Smith River


The Smith River was added to the National Wild and Scenic Rivers System in 1981 with an additional portion added in 1990. More than 300 miles of the Smith River drainage are designated wild and scenic, making it one of the most complete river systems in the National System. The emerald-green Smith River flows freely and naturally, without a single dam for its entire length. It is the only major system in California to do so.

The Smith River National Recreation Area (NRA) is located in the northwest corner of California and is managed by the Six Rivers National Forest. The Forest Service has been designated as the steward of the NRA to provide recreational opportunities and to manage this diverse area for all of its valuable resources. Below the National Forest, the Smith River and designated tributaries flow through Jedediah Smith Redwoods State Park and Redwoods National Park and on to the Pacific Ocean.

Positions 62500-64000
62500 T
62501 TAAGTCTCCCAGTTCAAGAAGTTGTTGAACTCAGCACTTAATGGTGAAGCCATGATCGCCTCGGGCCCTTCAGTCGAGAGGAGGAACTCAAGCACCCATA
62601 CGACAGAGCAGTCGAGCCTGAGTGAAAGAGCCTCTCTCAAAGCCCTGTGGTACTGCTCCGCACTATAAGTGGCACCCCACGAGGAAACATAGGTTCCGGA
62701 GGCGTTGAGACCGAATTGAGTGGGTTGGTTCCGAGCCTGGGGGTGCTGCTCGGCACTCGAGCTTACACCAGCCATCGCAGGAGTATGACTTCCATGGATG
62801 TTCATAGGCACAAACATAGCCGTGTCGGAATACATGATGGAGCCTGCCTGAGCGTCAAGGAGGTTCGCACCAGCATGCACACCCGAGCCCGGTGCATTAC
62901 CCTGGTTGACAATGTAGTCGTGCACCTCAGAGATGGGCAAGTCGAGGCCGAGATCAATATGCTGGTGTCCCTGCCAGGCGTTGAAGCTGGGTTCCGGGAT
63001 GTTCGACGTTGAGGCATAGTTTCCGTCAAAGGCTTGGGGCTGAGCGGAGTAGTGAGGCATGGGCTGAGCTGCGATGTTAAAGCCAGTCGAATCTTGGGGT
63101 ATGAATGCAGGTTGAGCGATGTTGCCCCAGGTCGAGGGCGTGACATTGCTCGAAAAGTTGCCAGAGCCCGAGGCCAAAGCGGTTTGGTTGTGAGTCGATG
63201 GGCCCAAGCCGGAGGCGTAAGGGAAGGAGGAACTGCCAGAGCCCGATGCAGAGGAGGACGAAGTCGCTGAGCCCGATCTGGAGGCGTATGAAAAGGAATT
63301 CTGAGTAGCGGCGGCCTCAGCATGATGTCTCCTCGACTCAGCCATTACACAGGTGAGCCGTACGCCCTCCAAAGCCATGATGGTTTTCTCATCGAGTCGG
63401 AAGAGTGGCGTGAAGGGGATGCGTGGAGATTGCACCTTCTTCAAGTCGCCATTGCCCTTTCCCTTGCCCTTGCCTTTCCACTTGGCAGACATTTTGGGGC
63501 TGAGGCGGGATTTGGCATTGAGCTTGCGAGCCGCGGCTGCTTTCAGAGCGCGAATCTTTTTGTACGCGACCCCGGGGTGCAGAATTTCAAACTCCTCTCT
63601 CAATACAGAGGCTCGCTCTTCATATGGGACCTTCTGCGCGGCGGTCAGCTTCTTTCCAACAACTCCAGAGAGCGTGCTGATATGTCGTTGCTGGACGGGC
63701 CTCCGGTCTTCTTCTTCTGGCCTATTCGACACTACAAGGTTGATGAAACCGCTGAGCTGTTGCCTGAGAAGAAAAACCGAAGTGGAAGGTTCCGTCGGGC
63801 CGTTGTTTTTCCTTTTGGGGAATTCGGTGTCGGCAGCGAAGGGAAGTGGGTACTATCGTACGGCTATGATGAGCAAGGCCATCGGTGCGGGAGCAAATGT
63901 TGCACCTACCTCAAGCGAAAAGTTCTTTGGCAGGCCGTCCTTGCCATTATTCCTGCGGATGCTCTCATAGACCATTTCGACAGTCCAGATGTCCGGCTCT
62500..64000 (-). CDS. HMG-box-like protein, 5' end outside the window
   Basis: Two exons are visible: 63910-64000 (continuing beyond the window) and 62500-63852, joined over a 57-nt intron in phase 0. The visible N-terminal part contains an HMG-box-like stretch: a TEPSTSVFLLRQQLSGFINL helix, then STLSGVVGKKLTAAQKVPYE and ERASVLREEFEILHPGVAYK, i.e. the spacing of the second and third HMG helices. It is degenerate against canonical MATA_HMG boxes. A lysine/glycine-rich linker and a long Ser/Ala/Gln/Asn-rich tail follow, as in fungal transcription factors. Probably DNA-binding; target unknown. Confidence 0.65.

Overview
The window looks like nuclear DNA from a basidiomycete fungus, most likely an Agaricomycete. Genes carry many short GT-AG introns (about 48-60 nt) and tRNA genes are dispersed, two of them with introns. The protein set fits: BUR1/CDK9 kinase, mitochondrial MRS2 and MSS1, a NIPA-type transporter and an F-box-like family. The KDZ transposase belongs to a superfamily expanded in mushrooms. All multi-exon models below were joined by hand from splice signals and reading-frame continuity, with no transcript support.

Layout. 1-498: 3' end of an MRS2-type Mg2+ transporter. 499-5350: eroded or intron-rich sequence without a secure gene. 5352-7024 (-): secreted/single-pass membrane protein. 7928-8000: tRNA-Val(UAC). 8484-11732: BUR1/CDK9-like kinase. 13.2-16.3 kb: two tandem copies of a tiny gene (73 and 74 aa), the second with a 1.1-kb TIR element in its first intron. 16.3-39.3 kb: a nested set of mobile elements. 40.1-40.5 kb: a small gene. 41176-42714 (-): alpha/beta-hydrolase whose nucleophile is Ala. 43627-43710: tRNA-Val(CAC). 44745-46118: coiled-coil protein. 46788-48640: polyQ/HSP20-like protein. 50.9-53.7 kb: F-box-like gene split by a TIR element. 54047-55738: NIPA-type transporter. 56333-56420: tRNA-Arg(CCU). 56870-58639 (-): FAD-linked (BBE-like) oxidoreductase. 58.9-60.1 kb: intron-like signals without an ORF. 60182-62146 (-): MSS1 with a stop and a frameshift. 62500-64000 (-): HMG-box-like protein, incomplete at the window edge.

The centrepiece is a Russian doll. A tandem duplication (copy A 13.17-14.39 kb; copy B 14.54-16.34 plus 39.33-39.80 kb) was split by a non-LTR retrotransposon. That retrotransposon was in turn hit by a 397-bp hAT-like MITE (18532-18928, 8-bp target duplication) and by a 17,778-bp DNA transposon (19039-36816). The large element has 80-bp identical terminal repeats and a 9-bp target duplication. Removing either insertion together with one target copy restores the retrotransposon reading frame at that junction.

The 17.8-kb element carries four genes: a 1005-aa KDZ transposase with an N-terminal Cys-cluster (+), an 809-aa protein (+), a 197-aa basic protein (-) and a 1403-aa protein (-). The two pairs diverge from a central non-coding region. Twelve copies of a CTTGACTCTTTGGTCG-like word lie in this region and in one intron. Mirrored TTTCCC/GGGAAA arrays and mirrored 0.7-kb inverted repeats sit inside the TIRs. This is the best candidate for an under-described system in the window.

The NRA encompasses more than 450-square-miles of densely forested mountains, pristine botanical areas, remote wilderness landscapes, high-mountain lakes, and steep, rocky canyons. The river is an important stream for fish, with towering trees along its banks providing the shaded conditions necessary for cold-water species.